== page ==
Consumers recognize they are being fleeced, and the market is naturally circumventing the MASSIVELY INEFFICIENT processes of the 1950s.
Why not simply PayPal the artist HALF of that money and download their music from TPB (or wherever) for free? That approach rewards the artist MANY TIMES MORE than the brain-dead system you are supporting.
See where I'm getting at?
I'm not saying that artists can or should directly interact with fans (there are many artists who simply can't), but the middleman environment changes significantly when the distribution of plastic discs is eliminated from the process.
Are you trying to indicate that the companies whose primary purpose is the distribution and sales of CDs are not powerful?
Ah. But in order to be a fan in the first place, you have to know the band exists.
You've just set yourself up for a Catch-22 argument.
But there are a couple of things you need to take into account:
Success for most artists means being able to "earn a living" doing their art. It does not (necessarily) mean multiple houses on 4 different continents. When you think of a band becoming successful, don't think of bands that Big Media push...that's a formula that most artists, even "commercial artists", fail (possibly after 15 minutes of "success").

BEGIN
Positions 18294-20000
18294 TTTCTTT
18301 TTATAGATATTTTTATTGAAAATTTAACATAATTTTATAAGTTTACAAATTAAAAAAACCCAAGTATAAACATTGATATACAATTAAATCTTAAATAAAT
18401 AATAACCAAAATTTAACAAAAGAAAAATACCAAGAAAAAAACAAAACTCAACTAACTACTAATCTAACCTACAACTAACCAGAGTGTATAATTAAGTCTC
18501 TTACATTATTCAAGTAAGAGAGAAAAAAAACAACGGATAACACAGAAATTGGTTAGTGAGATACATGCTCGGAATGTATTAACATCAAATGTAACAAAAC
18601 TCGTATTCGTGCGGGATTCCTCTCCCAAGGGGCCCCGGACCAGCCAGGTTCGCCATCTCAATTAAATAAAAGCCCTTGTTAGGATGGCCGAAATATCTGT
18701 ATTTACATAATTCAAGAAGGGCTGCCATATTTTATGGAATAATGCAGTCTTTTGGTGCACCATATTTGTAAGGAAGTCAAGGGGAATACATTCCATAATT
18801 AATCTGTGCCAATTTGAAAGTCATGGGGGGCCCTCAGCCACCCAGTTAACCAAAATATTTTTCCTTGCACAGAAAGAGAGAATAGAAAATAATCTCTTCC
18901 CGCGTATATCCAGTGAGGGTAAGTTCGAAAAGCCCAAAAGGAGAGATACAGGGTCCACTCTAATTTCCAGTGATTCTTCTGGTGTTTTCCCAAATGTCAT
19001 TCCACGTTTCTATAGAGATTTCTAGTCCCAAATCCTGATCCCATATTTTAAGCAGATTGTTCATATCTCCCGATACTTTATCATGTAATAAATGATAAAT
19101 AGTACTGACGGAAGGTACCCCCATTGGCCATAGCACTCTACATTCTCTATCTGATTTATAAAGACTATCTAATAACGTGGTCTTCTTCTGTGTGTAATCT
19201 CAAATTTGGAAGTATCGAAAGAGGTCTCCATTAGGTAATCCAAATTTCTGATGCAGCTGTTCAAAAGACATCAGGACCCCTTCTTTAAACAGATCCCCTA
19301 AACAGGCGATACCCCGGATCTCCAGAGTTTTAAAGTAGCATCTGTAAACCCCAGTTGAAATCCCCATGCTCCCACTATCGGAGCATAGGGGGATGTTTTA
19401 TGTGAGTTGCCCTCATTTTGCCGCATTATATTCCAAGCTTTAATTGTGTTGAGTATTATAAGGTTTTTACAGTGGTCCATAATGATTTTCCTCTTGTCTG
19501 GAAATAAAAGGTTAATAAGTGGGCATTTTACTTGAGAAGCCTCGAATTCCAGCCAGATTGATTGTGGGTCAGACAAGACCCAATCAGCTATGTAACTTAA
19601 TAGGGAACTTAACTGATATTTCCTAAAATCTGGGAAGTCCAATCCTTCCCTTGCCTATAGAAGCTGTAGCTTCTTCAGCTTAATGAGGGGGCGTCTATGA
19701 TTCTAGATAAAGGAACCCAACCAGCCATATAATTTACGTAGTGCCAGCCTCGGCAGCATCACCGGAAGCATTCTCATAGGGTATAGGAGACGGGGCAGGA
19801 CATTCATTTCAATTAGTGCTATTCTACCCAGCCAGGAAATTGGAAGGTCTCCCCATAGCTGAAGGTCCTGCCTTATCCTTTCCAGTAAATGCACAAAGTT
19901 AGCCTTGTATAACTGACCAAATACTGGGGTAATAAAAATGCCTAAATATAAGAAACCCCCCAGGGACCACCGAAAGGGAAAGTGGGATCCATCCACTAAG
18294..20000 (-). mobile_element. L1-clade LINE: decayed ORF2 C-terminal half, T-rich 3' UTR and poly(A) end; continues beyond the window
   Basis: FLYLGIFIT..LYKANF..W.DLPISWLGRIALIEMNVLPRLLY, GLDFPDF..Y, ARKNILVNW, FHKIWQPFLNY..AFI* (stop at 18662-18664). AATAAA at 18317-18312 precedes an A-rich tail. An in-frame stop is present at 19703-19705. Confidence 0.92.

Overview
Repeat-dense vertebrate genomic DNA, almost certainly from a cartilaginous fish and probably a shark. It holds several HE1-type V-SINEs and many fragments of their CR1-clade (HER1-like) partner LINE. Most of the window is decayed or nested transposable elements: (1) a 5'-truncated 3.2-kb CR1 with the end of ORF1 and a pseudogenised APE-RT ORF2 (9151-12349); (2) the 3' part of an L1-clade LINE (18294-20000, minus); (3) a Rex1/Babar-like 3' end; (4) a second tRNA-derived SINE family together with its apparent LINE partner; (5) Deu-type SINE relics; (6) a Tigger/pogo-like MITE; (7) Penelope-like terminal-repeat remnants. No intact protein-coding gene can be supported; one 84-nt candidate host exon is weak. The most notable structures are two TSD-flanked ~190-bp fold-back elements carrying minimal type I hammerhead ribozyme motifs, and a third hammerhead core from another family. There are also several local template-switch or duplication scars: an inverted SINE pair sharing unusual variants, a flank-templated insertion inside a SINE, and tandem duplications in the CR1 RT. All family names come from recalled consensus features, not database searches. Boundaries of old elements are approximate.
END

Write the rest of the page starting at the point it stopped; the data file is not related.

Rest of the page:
Fans are freely allowed to share the music of any artist who allows it and can do so without the fear of retribution.
Then you haven't been paying attention. There are tons of stories of people having posts pulled, accounts disabled/deleted, etc. because of perceived copyright issues.
Many ISPs and platform providers would rather work against their own customers than face the possibility of working against RIAA lawyers. They won't take the time to determine who the real copyright holders are, much less expensive (and immediate) to just cut the account.
One thing that is hard to come around is the fact that the music biz is profit driven. If there really was a vivid indipendent scene that was growing up by the means of filesharing, we would have seen attempts to control it a long time ago.